Performance indicators for the U.S. hotel industry remain strong, and there are no signs of a pending downturn even with the current climate of political and economic uncertainty, according to panellists at the sold-out 2017 Hotel Data Conference.
Hosted by STR at the Omni Nashville Hotel last week (Aug 10-11), the Hotel Data Conference sold out for the fourth consecutive year with a record 626 attendees.
“The industry continues to expand, albeit slowly,” said Elizabeth Winkle, STR’s chief strategy officer. “We must remember that the smallest rate of growth is still growth.”
Winkle noted that 2017 was expected to be the year of supply growth and cited several key data points on the current state of the industry:
•As of June, all industry key performance indicators were at record highs, including occupancy at 65.1% and average daily rate at US$125.50;
•2016 inflation-adjusted revenues surpassed the previous high set in 2000;
•New supply in the Top 25 Markets has grown 2.5% in aggregate;
•16 of the Top 25 Markets recorded supply growth larger than the long-term U.S. average (+2.0%). Historically when supply growth reaches 1.8% in a market, occupancy begins to decline; and
•Seven markets have seen supply growth above 3.5%: Denver, Nashville, New York City, Miami/Hialeah, Minneapolis/St. Paul, Oahu Island and Houston. Each of those markets, excluding Nashville and Houston, have grown demand faster, mitigating performance declines.
Adam Sacks, president of Tourism Economics, indicated that the U.S. economy is on relatively good footing and the greatest uncertainty is on the policy front.
“We’re seeing the global economy pick up steam. Emerging markets are absolutely leading the way,” Sacks said. “2017 is where we’re beginning to see that lift. We’re not into robust growth categories, but we’re seeing developing economies.”
In addition, Sacks highlighted three reasons the growth expectations of the hotel industry are still so muted:
•Very weak income growth, while at the same time, consumer spending has been outpacing income growth, pushing the savings rate down;
•A reluctance to raise interest rates; and
•Strength of the dollar.
“U.S. consumer markets and corporate markets are both on pretty solid footing,” Sacks said. “We don’t see anything in leading indicators or fundamental issues with the U.S. economy or interest rates that would cause us to be concerned about a recession in the near-term horizon.”
Amanda Hite, STR’s president and CEO, revealed the company’s revised U.S. forecast for 2017 and 2018 during a panel with Mark Woodworth (senior managing director for CBRE Hotels’ Americas Research) and Gerry Chase (president and COO of New Castle Hotels & Resorts).
During the morning general session on day two, Elizabeth Winkle, STR’s chief strategy officer, and Adam Sacks, president of Tourism Economics, discussed the demographics surrounding the travel industry.
Sacks noted that there are two separate trajectories of travel propensity: business and leisure. Business trips per employee have been declining, while leisure trips per employee have been increasing.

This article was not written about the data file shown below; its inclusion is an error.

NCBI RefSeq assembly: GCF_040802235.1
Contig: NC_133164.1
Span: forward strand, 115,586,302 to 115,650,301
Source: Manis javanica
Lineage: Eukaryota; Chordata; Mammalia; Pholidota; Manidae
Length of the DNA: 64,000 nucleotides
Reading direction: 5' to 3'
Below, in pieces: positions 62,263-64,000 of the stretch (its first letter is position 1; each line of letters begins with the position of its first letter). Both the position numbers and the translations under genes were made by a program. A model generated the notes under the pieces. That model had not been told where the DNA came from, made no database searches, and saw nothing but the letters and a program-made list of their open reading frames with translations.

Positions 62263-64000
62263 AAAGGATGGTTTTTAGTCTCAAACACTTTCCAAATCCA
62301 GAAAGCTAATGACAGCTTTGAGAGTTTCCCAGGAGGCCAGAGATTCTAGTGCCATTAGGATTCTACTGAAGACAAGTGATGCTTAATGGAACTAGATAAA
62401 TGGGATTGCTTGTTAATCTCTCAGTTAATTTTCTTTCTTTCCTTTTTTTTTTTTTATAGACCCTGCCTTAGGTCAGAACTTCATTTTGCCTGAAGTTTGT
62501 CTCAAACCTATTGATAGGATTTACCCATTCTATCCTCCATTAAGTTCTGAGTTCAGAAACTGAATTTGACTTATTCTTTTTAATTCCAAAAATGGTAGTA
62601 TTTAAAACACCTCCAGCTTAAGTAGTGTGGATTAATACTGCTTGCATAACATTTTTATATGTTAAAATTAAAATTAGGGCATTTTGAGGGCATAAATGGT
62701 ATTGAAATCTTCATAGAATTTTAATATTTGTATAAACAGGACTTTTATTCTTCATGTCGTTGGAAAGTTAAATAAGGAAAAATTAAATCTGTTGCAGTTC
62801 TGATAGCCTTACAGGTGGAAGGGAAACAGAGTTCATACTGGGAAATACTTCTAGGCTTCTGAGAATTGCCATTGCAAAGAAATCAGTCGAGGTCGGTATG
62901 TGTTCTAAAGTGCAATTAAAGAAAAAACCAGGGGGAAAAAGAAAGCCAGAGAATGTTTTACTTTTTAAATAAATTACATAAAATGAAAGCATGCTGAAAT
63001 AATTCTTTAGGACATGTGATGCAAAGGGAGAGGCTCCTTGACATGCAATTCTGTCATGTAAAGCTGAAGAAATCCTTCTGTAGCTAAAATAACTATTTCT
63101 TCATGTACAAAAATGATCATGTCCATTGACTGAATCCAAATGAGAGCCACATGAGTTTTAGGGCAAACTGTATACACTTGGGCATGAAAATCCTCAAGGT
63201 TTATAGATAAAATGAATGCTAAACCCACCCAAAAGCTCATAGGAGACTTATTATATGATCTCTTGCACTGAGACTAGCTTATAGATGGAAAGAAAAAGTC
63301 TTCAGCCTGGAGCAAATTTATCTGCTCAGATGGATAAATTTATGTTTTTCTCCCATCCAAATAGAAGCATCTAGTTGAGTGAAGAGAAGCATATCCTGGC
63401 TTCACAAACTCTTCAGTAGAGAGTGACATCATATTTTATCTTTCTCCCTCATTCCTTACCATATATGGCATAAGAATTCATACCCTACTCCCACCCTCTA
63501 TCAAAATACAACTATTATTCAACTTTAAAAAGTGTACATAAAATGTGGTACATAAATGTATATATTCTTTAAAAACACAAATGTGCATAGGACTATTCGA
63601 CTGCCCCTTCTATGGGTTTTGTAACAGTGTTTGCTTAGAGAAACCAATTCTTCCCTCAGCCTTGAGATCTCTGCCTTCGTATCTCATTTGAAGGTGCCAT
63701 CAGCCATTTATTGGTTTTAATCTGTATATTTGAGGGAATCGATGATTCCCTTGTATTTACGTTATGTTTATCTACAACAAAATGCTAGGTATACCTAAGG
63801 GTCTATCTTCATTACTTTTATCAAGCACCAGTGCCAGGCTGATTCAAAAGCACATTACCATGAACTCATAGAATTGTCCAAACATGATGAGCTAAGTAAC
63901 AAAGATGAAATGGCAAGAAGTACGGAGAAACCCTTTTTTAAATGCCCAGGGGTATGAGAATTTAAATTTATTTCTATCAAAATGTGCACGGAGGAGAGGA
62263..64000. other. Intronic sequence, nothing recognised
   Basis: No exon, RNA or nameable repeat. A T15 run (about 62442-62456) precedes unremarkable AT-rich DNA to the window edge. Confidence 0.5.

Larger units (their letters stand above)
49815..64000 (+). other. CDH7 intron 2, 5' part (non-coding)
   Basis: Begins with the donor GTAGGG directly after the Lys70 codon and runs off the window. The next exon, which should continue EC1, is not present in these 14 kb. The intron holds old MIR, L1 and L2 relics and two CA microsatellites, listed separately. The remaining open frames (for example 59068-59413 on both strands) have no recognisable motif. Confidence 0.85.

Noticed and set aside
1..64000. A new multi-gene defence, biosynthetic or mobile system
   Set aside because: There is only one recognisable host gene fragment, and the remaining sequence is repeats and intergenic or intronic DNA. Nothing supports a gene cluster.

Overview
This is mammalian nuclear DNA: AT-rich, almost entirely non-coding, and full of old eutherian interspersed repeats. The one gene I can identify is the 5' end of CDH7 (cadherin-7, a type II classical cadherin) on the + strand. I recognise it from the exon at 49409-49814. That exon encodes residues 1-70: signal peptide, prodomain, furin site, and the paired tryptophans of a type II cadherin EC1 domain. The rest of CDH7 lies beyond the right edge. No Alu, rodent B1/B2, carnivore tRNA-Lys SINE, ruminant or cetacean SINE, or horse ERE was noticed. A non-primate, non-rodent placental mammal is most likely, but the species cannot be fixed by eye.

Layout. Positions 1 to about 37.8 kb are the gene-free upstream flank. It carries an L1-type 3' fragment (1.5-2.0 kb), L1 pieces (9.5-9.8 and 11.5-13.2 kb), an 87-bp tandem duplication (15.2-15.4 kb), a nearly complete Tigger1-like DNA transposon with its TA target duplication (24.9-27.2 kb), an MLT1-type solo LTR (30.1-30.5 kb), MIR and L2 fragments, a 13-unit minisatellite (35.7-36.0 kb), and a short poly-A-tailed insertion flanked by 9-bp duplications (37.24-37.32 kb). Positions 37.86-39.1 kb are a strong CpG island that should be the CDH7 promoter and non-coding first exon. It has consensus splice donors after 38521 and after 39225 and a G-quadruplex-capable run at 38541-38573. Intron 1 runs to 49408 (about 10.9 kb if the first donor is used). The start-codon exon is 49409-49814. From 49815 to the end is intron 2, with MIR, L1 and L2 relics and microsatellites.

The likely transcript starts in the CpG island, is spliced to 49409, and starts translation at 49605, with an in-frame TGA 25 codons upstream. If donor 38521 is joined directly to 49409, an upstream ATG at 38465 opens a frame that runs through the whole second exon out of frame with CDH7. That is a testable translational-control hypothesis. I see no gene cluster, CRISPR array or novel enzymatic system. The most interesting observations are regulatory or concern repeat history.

Several key data points about the travel industry were cited:
•Within household age groups, there has been a remarkable shift in spending on lodging: ages 25 to 34 (+20%), ages 65 to 74 (+23%) and ages 75+ (+24%);
•Seniors represented a greater share of households (42%) and lodging spending (45%) in 2015;
•Travel continues to take a larger share in consumer spending. Growth from 2011 to January 2017: lodging (+41.8%), F&B (+31.2%) and air (+21.5%);
•International tourist arrivals to the U.S. are growing between 3% and 4% year over year with 1.24 billion global tourist arrivals in 2016; and
•International exposure ranks differently across top U.S. markets: Miami (46%), San Francisco (45%), New York (44%) and Los Angeles (39%).
This year’s keynote speaker, former Starwood CEO Frits van Paasschen, focused his talk on themes of disruption and innovation.
“Disruption is when you wake up and you realize you’re in trouble and you either didn’t see the change coming or you saw the change coming and didn’t do enough about it,” van Paasschen said.
Panelists from different areas of expertise closed out the conference with data surrounding the industry. Speakers included Lucas Cobb, vice president, integrated planning of MMGY Global; Peter Coles, head economist of Airbnb; and Susan Spinney Corlett, senior director, market management of Expedia, Inc.
Data points cited included:
•During the next 12 months, 13.9 million more vacations will be taken domestically, where 32% of people plan to take more business trips and 12% of people plan to take fewer in the next 12 months –Lucas Cobb;
•In 2017, 8% of all US trips were taken by families, and families represented 14% of all Airbnb guests (Airbnb uses the term “guest arrivals.”) Places most visited by families included Kissimmee, Florida; Los Angeles, California; and San Diego, California – Peter Coles; and
•Roughly 50% of travellers used an OTA for planning their last trip. 45% of Expedia’s traffic came via mobile –Susan Spinney Corlett.
Overall, the 2017 Hotel Data Conference comprised more than 100 speakers in four general sessions, 16 breakout sessions, 18 breakout “data dash” sessions and ten advanced-level “data dive” discussions. All told, the conference featured approximately 970 minutes of hotel industry data.